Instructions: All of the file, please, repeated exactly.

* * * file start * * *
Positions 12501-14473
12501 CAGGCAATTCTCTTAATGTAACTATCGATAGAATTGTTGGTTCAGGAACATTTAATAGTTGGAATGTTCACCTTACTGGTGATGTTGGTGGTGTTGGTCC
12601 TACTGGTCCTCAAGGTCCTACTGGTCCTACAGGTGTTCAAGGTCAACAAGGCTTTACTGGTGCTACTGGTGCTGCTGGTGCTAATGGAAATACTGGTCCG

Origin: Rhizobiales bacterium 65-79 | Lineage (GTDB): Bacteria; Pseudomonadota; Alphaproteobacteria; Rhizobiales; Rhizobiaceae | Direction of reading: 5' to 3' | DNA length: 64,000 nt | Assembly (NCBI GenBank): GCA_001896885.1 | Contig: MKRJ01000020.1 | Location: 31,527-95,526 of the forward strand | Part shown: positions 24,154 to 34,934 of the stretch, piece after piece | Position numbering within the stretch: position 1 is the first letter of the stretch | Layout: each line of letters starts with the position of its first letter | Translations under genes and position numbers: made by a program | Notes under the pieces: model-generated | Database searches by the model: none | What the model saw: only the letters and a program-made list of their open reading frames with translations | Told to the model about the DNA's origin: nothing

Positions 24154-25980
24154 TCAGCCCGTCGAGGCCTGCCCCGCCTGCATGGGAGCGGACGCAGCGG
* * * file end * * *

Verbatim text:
Positions 12501-14473
12501 CAGGCAATTCTCTTAATGTAACTATCGATAGAATTGTTGGTTCAGGAACATTTAATAGTTGGAATGTTCACCTTACTGGTGATGTTGGTGGTGTTGGTCC
12601 TACTGGTCCTCAAGGTCCTACTGGTCCTACAGGTGTTCAAGGTCAACAAGGCTTTACTGGTGCTACTGGTGCTGCTGGTGCTAATGGAAATACTGGTCCG

Origin: Rhizobiales bacterium 65-79 | Lineage (GTDB): Bacteria; Pseudomonadota; Alphaproteobacteria; Rhizobiales; Rhizobiaceae | Direction of reading: 5' to 3' | DNA length: 64,000 nt | Assembly (NCBI GenBank): GCA_001896885.1 | Contig: MKRJ01000020.1 | Location: 31,527-95,526 of the forward strand | Part shown: positions 24,154 to 34,934 of the stretch, piece after piece | Position numbering within the stretch: position 1 is the first letter of the stretch | Layout: each line of letters starts with the position of its first letter | Translations under genes and position numbers: made by a program | Notes under the pieces: model-generated | Database searches by the model: none | What the model saw: only the letters and a program-made list of their open reading frames with translations | Told to the model about the DNA's origin: nothing

Positions 24154-25980
24154 TCAGCCCGTCGAGGCCTGCCCCGCCTGCATGGGAGCGGACGCAGCGG